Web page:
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Pussy Riot by Igor Mukhin
Pussy Riot in 2012Photo by Igor Mukhin via creative commons

Pussy Riot discuss their disturbing treatment by the KGB

Pussy Riot’s Maria Alyokhina had her cavity searched by Russian state security on a ‘daily basis’

As Pussy Riot’s Maria Alyokhina prepares for her stage debut in a new play that explores her persecution as an artist, the activist musician discussed her experiments following her prison release, and her treatment by Russian state security.

Back in 2012, Alyokhina was arrested with Nadezhda Tolokonnikova and sentenced to two years in prison after singing anti-Putin songs in a Moscow church. When she was released after 21 months, she and other Pussy Riot members staged a protest at the Olympics in Sochi, where they were beaten by Cossacks.

Now, in a new interview with i, Alyokhina has opened up about the psychological torture she was forced to endure throughout that period – particularly the humiliating daily prison searches. “The most terrible thing is that when it happens to you, after the first, second and third time, you feel nothing – it’s become normal,” Alyokhina recalls. “No mirrors, no gloves, just fingers.”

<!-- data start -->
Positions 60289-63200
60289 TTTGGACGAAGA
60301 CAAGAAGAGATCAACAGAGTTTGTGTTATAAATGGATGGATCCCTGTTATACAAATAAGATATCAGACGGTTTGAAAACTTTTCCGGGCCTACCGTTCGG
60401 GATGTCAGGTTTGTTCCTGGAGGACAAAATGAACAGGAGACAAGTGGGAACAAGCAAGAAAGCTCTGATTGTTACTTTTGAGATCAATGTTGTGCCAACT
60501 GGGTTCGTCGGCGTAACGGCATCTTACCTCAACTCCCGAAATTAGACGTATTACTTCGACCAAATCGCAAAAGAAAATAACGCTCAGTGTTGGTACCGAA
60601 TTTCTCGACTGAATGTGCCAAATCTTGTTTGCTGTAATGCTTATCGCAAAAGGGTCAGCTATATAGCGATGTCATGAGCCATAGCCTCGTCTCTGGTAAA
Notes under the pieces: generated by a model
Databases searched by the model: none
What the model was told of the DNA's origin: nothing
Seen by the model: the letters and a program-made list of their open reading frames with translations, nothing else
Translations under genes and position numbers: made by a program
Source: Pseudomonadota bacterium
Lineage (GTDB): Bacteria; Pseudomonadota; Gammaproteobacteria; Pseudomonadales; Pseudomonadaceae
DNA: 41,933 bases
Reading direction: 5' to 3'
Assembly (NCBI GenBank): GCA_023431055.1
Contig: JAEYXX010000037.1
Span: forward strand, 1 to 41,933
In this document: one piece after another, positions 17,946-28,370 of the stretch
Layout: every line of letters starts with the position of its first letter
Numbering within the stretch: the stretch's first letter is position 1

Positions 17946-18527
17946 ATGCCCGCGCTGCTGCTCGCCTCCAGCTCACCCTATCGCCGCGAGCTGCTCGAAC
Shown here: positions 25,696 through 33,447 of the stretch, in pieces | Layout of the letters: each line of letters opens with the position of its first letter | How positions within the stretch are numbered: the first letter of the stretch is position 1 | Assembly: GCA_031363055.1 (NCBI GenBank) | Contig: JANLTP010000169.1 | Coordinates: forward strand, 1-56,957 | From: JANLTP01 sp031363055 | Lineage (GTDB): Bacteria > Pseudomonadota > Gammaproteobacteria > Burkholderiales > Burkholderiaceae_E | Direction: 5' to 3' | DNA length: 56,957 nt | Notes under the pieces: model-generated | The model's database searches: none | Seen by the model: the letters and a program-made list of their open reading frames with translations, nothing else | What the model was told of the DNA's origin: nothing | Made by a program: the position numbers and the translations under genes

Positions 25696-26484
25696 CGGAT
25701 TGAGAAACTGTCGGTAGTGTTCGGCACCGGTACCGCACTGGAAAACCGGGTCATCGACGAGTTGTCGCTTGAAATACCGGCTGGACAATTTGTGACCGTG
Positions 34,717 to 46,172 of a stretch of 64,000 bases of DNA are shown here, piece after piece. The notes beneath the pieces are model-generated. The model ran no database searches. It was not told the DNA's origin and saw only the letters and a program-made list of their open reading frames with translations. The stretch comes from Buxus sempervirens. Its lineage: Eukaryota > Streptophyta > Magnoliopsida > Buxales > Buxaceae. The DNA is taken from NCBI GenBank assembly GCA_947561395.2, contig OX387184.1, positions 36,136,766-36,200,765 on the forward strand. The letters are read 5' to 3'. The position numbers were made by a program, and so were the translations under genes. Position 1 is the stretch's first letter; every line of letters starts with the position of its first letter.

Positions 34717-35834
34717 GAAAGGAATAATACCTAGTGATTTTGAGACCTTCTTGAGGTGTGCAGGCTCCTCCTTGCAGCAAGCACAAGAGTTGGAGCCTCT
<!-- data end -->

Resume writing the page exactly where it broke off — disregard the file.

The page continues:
Alyokhina is currently starring in new play Burning Doors at Belarus Free Theatre, which dramatises a number of these traumatic experiences. “For me, it was important to have the experience of facing things I’m afraid of,” she explains. “To put scenes from my life on stage and face them 10, 20 times again, to understand how far I can go.”

Burning Doors also tells the story of Russian performance artist Petr Pavlensky, who famously nailed his scrotum to the Red Square in response to a politically indifferent society. He was imprisoned after setting fire to the headquarters of the Russian state security faction KGB, which is now the FSB. He has contributed two texts for the piece. The play also includes the story of Oleg Sentsov, a Ukrainian filmmaker imprisoned for 20 years, despite denying the charges, for “plotting acts of terrorism” in Crimea. Sentsov has issued a statement via his sister, who smuggled it from his prison in Siberia.

“It was more painful to see my country after I left prison,” Alyokhina adds. “In jail, the rules for existing are very clear but when you come out and you see that your country is putting military forces into another sovereign country, what can you do about it? It’s the challenge of freedom.”

Burning Doors is showing at London’s Soho Theatre until September 24